(Roughly) Daily

“In India we celebrate the commonality of major differences; we are a land of belonging rather than of blood”*…

 

As The Guardian reports…

One candidate is “hiding in the bunker of secularism”; another invokes God to preserve India from her opponent’s economic model. A politiciking yoga teacher with millions of followers is investigated for hate speech; the youngest adult member of the country’s foremost political dynasty calls the opposition “baffled rats”. And the Indian election moves into its fourth week.

The Hindu nationalist opposition Bharatiya Janata party, led by Narendra Modi, looks on course for a big victory, though quite how big is still unclear. The incumbent Congress party is facing a crushing defeat, with only around 100 of the 543 elected seats in the lower house of the national assembly…

But while the main event is Modi’s nationalistic challenge to the incumbents, the BBC reminds us the the election’s “color” is much more varied…

In April, India’s 814 million eligible voters are due at the polls. There are more than 1,600 registered political parties – some with very unexpected names.

B Kumar Sri Sri launched the Indian Lovers Party on Valentine’s Day 2008. His bubble-gum pink posters announce the party’s resolve to fight for star-crossed lovers from different castes and religious backgrounds, whose parents don’t approve of their relationship…

Read more about the Poor Man’s Party, The Yours-Mine Party, The Oceanic Party, The Pyramid Party, and the Stay Wake Party at “Indian political parties with strange names.”  And lest one think that India has a hammerlock on creative party names, consider the active parties in Australia (which include the Party! Party! Party! Party) and in the U.S.

 Shashi Tharoor

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As we exercise our franchise, we might send elegiac birthday greeting to Satyajit Ray; he was born on this date in 1921.  He was a writer, publisher, illustrator, calligrapher, graphic designer and film critic, but is best remembered a filmmaker.  Considered on the greatest auteurs in world cinema history, Ray directed 36 films, which earned scores of awards, including 32 National Film Awards by the Government of India.  He was one of only three filmmakers to win the Silver Bear for Best Director at the Berlin Film Festival more than once, and holds the record for the most number of Golden Bear nominations, with seven.  At the Venice Film Festival, where he had previously won a Golden Lion for Aparajito (1956), he was awarded the Golden Lion Honorary Award in 1982. That same year, he received an honorary “Hommage à Satyajit Ray” award at the 1982 Cannes Film Festival.  The Academy of Motion Picture Arts and Sciences awarded Ray an Honorary Oscar in 1992 for Lifetime Achievement.  He is the second film personality after Chaplin to have been awarded an honorary doctorate by Oxford University.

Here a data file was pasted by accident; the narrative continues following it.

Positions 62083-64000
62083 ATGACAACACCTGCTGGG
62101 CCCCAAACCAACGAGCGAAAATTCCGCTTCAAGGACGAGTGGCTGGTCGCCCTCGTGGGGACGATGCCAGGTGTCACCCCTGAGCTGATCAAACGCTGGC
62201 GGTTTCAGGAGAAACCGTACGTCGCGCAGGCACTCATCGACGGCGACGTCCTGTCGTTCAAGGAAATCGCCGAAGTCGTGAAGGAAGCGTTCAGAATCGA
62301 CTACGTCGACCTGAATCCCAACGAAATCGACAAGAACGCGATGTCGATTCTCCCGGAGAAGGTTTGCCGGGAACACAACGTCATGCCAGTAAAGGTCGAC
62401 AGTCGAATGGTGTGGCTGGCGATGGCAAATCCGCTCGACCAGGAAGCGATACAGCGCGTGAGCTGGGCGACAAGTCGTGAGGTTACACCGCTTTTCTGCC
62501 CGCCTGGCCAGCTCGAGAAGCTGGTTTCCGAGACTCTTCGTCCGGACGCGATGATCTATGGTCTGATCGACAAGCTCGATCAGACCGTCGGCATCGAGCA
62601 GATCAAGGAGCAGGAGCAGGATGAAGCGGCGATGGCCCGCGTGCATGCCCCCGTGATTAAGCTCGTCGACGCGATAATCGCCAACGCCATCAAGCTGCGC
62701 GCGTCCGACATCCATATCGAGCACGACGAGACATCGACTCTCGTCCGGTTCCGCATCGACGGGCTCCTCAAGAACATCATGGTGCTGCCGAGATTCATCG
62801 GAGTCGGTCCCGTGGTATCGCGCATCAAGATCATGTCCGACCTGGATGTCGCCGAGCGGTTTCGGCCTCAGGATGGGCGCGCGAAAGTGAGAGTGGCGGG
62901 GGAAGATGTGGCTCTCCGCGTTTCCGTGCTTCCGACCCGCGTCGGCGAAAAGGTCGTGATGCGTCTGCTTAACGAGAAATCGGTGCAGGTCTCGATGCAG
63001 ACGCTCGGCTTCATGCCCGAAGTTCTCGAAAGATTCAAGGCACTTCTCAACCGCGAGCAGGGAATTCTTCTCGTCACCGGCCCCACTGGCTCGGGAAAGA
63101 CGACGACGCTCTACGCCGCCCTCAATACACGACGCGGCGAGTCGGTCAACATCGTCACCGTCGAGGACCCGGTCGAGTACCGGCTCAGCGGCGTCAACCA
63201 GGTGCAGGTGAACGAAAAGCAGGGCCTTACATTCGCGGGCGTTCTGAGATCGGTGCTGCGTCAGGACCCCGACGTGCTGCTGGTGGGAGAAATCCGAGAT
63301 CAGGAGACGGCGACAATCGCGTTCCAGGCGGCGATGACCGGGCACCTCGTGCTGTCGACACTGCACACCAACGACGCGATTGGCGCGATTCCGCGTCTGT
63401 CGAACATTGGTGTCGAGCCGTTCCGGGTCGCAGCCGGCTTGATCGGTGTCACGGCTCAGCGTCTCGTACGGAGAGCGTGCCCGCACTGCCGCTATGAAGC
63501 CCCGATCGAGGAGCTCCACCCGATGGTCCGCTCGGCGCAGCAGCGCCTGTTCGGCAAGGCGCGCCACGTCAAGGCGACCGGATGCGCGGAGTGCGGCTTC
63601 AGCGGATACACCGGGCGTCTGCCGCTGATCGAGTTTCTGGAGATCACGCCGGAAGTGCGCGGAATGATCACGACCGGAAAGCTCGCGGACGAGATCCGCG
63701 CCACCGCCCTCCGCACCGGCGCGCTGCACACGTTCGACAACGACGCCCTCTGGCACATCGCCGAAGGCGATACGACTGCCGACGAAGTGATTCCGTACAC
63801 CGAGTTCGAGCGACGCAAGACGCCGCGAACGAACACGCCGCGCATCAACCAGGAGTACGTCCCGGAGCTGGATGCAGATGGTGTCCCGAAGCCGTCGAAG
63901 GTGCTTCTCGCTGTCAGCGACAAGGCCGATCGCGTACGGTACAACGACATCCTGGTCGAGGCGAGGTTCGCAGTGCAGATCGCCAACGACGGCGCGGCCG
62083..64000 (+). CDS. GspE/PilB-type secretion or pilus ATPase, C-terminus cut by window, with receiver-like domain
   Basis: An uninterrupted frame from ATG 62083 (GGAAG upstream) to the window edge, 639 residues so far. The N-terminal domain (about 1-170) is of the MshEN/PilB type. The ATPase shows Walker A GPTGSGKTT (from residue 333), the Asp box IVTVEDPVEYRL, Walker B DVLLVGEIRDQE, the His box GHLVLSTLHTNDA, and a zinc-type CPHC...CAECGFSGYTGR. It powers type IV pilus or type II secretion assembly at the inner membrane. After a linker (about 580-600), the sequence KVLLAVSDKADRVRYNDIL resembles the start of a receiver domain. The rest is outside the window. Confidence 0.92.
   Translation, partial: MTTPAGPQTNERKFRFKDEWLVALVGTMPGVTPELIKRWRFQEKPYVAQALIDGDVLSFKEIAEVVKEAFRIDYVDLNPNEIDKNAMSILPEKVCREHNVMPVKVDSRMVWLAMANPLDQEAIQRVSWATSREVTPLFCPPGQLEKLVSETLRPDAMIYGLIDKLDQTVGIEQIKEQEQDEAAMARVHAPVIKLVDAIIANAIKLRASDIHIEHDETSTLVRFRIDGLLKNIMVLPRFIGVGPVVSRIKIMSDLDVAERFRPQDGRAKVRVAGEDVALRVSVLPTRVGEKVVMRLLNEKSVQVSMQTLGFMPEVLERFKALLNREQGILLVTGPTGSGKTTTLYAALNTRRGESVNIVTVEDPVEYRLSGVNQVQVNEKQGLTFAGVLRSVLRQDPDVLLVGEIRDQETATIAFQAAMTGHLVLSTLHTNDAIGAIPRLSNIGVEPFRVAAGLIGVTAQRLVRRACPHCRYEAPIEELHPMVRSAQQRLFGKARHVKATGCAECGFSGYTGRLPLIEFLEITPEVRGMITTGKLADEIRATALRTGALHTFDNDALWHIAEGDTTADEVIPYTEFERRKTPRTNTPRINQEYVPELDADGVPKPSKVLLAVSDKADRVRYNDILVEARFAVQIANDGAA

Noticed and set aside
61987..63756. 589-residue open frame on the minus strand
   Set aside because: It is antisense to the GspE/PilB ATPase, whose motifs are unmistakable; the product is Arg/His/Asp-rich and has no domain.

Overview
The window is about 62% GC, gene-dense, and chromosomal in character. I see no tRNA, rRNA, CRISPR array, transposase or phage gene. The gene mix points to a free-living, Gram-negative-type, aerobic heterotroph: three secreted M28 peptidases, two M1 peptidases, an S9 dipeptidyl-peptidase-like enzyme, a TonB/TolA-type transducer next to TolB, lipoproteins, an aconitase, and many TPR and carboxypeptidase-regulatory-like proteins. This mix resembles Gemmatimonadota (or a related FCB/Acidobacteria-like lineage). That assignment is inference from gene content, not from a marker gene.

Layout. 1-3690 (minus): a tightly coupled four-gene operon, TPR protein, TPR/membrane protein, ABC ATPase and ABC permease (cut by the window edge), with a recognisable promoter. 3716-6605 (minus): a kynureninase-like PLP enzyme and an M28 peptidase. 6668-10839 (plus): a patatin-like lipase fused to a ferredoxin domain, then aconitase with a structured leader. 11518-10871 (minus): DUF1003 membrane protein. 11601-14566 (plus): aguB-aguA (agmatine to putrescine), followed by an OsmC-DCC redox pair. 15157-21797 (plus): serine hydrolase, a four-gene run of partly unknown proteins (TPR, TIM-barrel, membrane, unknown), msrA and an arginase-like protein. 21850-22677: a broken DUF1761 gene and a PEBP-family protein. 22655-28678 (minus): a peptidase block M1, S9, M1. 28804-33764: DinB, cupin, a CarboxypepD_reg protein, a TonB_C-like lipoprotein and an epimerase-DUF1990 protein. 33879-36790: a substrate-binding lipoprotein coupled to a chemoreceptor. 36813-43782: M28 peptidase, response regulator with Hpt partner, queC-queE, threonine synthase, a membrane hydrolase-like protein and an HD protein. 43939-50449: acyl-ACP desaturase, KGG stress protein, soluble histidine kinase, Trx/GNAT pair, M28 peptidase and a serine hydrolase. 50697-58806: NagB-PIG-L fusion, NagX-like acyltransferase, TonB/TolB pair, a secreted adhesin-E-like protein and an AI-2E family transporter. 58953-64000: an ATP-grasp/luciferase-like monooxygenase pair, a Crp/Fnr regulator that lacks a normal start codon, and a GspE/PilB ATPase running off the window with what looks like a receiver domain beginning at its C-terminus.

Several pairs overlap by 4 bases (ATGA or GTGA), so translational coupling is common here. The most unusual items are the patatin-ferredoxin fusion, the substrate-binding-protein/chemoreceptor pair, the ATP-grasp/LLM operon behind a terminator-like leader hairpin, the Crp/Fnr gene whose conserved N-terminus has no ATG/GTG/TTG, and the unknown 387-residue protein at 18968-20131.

source

 

Written by LW

May 2, 2014 at 1:01 am

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